Just when you thought you had a handle on general elections by learning the ins and outs of that electoral college business, the 2016 presidential campaign throws a wrench into the mix. With a campaign trail worn down with the footsteps of an insanely large number of presidential hopefuls, Americans have learned that, when it comes to primary election season, it's all about the delegates. And while Democratic frontrunner Hillary Clinton brought home the most wins during Super Tuesday's primary voting/caucusing extravaganza, candidate Bernie Sanders was able to snag victories in four states and up his delegate count significantly. So how many delegates did Bernie Sanders win on Super Tuesday?
Residents in 11 different states went to the polling stations on March 1 to show their support for either Hillary or Bernie. Clinton clearly maintained her position as the favorite to take the nomination at the Democratic National Convention this summer after what most would deem a successful Super Tuesday — the woman won another seven states in just one day. Sanders, however, accomplished much more than just a victory in his home state of Vermont. Here's the breakdown of, first, the delegates pledged to Sanders in his winning states and, second, in those where Hillary took first place.
Note: Numbers are based on the most recent electoral information available on Wednesday.
Vermont: 16 Delegates
This was wholly expected. Vermont is Sanders's home, and he took over 85 percent of the vote and all of the available delegates in the state.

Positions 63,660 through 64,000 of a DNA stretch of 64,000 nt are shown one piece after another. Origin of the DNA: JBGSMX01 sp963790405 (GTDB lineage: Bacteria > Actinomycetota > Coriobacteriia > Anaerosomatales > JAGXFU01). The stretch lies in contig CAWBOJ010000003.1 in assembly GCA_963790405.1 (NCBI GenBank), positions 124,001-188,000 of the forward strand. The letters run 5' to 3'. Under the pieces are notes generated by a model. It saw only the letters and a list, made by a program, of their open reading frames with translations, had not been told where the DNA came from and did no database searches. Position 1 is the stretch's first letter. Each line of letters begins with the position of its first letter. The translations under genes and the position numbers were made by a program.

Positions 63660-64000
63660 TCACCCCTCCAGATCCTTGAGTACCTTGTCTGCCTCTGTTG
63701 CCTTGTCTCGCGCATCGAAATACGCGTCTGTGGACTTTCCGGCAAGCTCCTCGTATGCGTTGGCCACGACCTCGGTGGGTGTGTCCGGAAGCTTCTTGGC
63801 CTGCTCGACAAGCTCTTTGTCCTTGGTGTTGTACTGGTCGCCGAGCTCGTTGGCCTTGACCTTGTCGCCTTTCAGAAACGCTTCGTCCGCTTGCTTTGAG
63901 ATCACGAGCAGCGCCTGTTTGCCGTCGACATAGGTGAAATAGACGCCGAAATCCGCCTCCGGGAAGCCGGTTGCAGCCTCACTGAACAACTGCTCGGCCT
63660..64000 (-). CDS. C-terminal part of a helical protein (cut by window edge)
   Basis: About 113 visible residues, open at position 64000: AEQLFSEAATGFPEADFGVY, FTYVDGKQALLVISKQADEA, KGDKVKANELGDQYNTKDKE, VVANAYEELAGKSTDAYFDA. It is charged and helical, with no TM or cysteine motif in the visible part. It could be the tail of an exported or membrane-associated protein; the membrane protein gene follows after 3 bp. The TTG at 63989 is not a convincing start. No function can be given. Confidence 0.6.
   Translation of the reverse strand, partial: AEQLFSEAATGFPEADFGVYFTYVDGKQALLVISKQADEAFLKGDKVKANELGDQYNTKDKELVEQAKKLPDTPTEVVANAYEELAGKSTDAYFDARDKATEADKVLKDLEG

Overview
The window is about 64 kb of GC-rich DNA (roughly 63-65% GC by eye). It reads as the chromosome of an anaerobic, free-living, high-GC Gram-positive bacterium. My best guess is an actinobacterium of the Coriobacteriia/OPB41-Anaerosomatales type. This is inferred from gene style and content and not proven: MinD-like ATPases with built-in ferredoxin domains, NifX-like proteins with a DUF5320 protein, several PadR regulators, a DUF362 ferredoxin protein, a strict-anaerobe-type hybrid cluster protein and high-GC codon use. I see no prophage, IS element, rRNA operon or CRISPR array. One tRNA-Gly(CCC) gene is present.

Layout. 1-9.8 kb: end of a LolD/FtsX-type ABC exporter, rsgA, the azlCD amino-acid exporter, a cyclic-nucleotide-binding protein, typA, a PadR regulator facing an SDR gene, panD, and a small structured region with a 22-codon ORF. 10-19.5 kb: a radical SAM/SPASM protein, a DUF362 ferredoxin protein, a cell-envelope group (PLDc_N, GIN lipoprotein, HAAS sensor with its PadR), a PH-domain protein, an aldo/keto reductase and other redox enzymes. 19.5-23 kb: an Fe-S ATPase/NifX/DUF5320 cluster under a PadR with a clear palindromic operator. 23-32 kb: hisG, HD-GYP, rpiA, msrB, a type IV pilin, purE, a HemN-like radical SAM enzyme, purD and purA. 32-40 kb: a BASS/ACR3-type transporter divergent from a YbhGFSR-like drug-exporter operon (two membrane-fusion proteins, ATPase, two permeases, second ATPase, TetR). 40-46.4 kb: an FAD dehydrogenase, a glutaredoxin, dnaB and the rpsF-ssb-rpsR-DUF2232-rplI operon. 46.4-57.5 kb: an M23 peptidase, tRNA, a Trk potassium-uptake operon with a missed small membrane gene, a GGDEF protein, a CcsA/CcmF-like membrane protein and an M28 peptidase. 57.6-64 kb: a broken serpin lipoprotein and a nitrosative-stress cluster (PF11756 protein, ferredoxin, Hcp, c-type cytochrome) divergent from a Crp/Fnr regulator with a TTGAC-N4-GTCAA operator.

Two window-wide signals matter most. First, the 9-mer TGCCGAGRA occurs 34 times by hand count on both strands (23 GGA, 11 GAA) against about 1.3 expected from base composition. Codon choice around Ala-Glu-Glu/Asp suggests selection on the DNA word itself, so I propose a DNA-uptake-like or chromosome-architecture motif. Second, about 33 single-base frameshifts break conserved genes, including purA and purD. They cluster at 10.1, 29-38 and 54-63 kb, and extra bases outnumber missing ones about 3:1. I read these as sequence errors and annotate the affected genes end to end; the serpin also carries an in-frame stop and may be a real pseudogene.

Oklahoma: 20 Delegates
The Democratic vote in Oklahoma was fairly divided. Sanders's 51 percent beat Clinton's 41 percent, so he won four more delegates than the former secretary did in the state.
Minnesota: 42 Delegates
The Midwestern state provided Sanders with a semi-surprise victory late in the evening on Tuesday. The Vermont senator claimed a hefty number of delegates in the Minnesota caucus, along with a 20 percent margin over Clinton.
Colorado: 33 Delegates
Another state where a 20 percent margin stood between Sanders and Clinton. The former secretary of state has 24 delegates from the Centennial State.
Alabama: 4 Delegates
Clinton went for a sweep of the Super Tuesday states in the south, and she succeeded. Sanders only won four of Alabama's 53 total delegates.
Arkansas: 7 Delegates
Yes, that statement about a sweep in the South wasn't a joke. Clinton has 18 delegates to Sanders' 7 in her husband's home state.
Georgia: 23 Delegates
This Southern state touts just over 100 delegates from the Democratic Party, but Sanders won just under a quarter. There are still a few superdelegate votes to be decided, though.
Tennessee: 20 Delegates
Despite the losses across the South, Sanders didn't go home empty-handed. He won about half as many delegates as Clinton in Tennessee.
Texas: 48 Delegates
Texas is always a tough loss for any candidate, considering the state offers more than 200 delegates on the Democratic side. As a result of the election, Clinton left the Lone Star State with 138 delegates.
Virginia: 32 Delegates
Sanders won only 35 percent, compared to Clinton's 64 percent.
Massachusetts: 43 Delegates
The Massachusetts primary came down to the very last votes before officials declared Clinton the winner. Fortunately for Sanders, the state isn't winner-take-all and delegates were split down the middle.
The final tally after Super Tuesday? Clinton has 554 delegates, and Sanders has 349 delegates.
The numbers still don't appear overly promising for Sanders, though. Clinton's lead over Sanders in the pledged delegate category isn't actually that big, but Sanders's total delegate count pales in comparison to the former secretary of state's count. This is because nearly half of Clinton's delegate count comes from superdelegates, who are not required to vote for a candidate based on state primary results. A final point of note is that, though Sanders can't claim nearly as many superdelegates as Clinton, a few from these counts are superdelegate votes for Sanders.